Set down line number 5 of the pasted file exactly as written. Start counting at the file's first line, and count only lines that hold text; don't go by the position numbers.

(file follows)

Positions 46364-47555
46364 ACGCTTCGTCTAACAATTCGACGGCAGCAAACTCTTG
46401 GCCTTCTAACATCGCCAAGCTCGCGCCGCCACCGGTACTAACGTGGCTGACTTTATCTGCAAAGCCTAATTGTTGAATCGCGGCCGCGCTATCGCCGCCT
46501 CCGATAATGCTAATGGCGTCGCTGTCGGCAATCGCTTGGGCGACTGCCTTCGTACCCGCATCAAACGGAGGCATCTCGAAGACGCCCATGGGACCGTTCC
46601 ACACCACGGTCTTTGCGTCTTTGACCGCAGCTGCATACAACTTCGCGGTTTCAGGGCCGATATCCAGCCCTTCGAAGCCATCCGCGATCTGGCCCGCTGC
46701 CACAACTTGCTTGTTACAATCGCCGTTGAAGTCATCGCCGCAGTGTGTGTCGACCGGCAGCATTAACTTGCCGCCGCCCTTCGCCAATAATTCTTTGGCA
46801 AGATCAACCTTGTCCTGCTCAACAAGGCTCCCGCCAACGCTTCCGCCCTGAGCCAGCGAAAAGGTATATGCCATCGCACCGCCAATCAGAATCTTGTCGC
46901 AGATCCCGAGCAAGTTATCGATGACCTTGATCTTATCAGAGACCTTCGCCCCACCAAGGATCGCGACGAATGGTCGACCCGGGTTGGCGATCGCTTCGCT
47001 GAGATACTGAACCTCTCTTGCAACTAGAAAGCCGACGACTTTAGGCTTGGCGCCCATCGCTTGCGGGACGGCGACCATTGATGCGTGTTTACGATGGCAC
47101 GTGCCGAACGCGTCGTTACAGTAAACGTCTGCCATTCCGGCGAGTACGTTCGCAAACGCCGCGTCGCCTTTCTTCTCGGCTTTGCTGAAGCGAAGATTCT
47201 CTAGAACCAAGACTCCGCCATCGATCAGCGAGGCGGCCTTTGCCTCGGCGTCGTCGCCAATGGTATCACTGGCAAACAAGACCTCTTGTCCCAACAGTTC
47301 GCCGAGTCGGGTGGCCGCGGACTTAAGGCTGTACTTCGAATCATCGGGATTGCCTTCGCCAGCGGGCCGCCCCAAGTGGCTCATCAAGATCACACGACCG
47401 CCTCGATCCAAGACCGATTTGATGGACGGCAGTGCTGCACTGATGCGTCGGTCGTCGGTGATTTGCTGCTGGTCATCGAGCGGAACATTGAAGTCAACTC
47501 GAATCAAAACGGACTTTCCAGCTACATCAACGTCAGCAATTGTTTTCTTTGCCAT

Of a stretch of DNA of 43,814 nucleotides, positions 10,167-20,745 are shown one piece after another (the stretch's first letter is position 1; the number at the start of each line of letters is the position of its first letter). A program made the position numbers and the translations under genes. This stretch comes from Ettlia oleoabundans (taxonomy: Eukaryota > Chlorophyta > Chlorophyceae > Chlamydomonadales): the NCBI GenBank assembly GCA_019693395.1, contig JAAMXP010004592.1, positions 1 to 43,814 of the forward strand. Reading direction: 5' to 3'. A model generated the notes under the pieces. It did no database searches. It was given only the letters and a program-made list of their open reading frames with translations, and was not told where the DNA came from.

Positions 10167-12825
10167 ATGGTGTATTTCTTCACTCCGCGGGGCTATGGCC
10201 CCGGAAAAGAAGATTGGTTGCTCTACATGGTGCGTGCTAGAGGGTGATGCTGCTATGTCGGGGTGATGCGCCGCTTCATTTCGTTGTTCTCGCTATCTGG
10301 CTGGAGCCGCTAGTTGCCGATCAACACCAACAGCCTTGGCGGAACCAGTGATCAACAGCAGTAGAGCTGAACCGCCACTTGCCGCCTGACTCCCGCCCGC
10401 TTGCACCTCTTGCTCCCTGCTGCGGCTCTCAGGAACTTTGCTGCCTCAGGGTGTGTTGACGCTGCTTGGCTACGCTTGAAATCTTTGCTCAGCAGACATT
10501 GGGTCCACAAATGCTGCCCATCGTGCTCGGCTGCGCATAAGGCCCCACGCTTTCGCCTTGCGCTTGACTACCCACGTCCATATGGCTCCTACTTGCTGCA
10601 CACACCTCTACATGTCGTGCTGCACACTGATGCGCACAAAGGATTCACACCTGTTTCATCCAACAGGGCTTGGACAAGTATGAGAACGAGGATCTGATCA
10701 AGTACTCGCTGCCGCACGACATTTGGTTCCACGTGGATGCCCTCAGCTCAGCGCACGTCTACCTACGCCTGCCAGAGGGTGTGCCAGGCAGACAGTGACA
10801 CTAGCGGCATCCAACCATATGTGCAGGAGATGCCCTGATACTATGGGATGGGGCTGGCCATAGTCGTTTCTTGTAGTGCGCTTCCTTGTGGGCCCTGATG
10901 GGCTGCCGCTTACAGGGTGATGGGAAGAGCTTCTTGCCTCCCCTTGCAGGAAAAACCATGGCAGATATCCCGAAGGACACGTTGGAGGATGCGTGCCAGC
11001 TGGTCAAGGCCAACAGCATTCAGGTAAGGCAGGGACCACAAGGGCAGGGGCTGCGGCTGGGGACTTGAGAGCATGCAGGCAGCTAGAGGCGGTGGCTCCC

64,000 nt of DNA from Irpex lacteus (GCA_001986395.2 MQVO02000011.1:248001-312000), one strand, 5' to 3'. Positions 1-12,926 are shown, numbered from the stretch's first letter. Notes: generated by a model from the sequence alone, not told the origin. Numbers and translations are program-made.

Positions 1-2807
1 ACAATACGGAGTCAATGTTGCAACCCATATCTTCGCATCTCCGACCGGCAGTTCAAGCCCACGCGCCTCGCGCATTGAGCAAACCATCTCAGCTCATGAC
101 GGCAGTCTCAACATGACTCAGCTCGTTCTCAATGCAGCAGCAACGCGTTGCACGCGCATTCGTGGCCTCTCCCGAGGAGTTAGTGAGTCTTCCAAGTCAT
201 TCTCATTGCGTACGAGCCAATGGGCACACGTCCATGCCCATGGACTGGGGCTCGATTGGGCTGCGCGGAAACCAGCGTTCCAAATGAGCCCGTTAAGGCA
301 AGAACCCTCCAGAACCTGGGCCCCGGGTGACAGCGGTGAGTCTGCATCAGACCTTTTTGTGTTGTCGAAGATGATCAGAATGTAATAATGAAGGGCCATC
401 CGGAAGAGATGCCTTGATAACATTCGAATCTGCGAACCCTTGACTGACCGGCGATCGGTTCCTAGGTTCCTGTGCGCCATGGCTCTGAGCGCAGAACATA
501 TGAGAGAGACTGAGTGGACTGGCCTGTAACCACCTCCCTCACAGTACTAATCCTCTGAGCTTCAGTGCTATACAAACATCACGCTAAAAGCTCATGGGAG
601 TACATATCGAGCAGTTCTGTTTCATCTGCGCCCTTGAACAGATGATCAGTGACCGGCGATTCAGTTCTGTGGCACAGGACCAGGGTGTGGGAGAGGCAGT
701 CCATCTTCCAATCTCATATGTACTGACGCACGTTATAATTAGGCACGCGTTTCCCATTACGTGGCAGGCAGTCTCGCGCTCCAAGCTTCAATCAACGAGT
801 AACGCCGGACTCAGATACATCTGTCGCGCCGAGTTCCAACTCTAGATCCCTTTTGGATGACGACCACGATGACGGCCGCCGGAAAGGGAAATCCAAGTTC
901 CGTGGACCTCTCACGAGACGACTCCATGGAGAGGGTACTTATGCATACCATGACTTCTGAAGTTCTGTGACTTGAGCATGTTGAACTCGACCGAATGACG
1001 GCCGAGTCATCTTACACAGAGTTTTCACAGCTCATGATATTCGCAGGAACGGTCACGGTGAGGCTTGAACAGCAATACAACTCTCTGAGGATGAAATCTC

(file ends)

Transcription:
46601 ACACCACGGTCTTTGCGTCTTTGACCGCAGCTGCATACAACTTCGCGGTTTCAGGGCCGATATCCAGCCCTTCGAAGCCATCCGCGATCTGGCCCGCTGC